• Haddon Chambers and the Long Arm of Neglect (Revisited) (Part 2)

    ROGER NEILL concludes his two-part article on the life and works of Australian-born Charles Haddon Chambers, commemorating 100 years since the death of a playwright who deserves better recognition in the country of his birth.

    High point: The Tyranny of Tears

    Although Haddon Chambers’ next full-length play,The Tyranny of Tears of 1899, was substantially his most successful and critically applauded play, re-staged over several decades, it presents us today with some real difficulty. At the heart of it is the relentless patronising of his wife by the leading man. As Elizabeth Schafer puts it:

    The Tyranny of Tears featured a married couple renegotiating their marriage as the wife is pressured into behaving more acceptably. Initially she exerts ‘tyranny’ by crying prettily and using emotional blackmail to alienate her husband from his friends and keep his focus relentlessly on her, to the detriment of his writing … I would want to ask, more stringently than the play allows, what precisely would make a woman employ such ‘tyranny’ in the first place?

    My own assumption is that the Hampstead writer-husband, Clement Parbury, is substantially based on Chambers himself. Indeed, it may be that this tightly composed domestic comedy is based on his own marriage, the wife Mabel on his own wife. While her manipulative tears might indeed drive a man to distraction, it never seems to occur to Parbury that he might be part of the problem. Being constantly positioned by him as an inferior being, a ‘dear little woman’, might well promote in a wife feelings of anger, even revenge. His self-perception (always being, by right, in the right) would be irksome, to say the least. Any modern staging would be bound to re-balance the roles—as happens so often with contemporary productions of, for example, The Taming of the Shrew.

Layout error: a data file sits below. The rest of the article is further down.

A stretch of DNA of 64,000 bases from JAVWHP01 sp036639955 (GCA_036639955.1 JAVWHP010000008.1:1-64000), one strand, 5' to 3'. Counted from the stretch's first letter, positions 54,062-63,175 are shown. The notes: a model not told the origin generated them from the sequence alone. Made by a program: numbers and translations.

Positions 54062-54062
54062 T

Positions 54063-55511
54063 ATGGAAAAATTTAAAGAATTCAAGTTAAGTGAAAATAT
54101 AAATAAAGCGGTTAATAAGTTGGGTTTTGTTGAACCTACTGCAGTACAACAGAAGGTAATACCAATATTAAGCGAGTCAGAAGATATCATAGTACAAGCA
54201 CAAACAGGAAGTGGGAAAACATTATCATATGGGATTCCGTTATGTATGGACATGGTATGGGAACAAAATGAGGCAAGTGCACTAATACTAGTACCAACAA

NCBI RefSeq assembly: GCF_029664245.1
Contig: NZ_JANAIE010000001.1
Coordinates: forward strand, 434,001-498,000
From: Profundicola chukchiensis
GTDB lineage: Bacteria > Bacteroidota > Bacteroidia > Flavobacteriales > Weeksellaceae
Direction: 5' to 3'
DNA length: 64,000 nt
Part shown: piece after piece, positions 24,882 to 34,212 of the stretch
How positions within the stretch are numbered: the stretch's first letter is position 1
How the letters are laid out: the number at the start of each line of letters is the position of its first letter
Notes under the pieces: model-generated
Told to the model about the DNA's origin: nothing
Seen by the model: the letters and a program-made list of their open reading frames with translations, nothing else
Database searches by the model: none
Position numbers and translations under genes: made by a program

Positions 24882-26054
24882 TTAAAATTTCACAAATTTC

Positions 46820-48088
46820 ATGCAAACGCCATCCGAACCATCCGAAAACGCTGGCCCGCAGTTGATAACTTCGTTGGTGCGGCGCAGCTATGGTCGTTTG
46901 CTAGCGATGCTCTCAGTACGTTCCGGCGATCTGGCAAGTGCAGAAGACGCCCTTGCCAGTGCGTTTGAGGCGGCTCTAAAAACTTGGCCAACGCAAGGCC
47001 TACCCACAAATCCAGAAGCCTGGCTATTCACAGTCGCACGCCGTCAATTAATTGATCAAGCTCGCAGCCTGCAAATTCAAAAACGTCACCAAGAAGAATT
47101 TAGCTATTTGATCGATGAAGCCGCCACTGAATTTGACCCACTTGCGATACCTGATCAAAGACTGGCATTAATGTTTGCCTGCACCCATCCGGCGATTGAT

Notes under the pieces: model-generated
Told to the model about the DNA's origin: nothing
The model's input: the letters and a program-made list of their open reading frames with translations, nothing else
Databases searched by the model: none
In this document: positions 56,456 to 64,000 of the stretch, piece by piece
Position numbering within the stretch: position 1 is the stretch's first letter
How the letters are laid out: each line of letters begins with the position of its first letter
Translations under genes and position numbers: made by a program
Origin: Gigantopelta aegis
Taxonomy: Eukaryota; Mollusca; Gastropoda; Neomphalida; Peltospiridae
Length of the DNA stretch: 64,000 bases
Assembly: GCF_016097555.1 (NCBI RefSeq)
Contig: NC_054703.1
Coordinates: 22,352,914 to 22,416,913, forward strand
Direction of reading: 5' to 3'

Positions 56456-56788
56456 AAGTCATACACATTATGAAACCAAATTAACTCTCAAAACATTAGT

One wonders whether Chambers’ relationship with such a powerful woman as Melba—so much more direct and self-confident than the Mabel character—might not have sharpened his sense of the problems in his own marriage. Another side of Chambers is embodied in a second male character, George Dunning, the unmarried outsider who disturbs the ‘harmony’ of the marriage. Mabel Parbury says to him that she thinks his alarming influence over her husband is ‘the ridicule of the untamed for the tamed.’ ‘Say of the disreputable for the respectable,’ responds Gunning.

    The Tyranny of Tears opened at the Criterion Theatre in Piccadilly Circus on 6 April 1899, presented by Charles Wyndham’s company, with Wyndham as the husband and his wife, the ‘adored’ Mary Moore, as Mrs Parbury. ‘I did not expect that he would ever take this keen interest in ordinary human character,’ wrote Max Beerbohm in The Saturday Review, ‘nor that he would ever write dialogues so pointed and witty.’ It ran for 115 performances and Chambers drew a ten per cent royalty from the play, which gave him £160 a week, equivalent to around $A30,000 a week in current money, supplemented by the royalties he was earning from the revival under Beerbohm Tree of Captain Swift, running at the same time at Her Majesty’s in London. Tyranny was revived in January 1902 at Wyndham’s and in February 1914 at the Comedy (52 performances).

    Chambers’ friend Charles Frohman presented The Tyranny of Tears in New York in September at the Empire. It became a star vehicle for John Drew as Parbury. Drew was to become a ‘close pal’ of Chambers. In Australia it was toured by Robert Brough’s company in 1900 (and later 1902) with Mr and Mrs Brough in leading roles, first opening at the Theatre Royal in Sydney on 12 May. After Melbourne, Brisbane, Adelaide and Perth, the company went on to Calcutta.

    Tyrannywas followed in 1901 by The Awakening, which did well and aroused much comment. A guru of turn-of-the-century theatre (and first translator of Ibsen), William Archer, paraphrased it as follows in Play-Making: A Manual of Craftsmanship of 1912:

    [It] turned on a sudden conversion—the ‘awakening’, in fact, referred to in the title. A professional lady-killer [Jim Trower], a noted Don Juan, has been idly making love to a country maiden, whose heart is full of innocent idealisms. She discovers his true character, or, at any rate, his reputation and is horror-stricken, while practically at the same moment, he ‘awakens’ to the error of his ways, and is seized with a passion for her as single minded and idealistic as hers for him. But how are the audience to be assured of the fact?

    The Awakening seems to me to be the most autobiographical of all Chambers’ work, and the ambivalence that Archer senses in the ‘lady-killer’ may well reflect ambivalence in the playwright himself. In a letter to a friend Chambers admits that he was ‘weak enough to be persuaded into making [an] alteration’, going on to say that ‘when the play is done in America it will be exactly as written, as the balance was disturbed by a regretted attempt to whitewash Jim Trower.’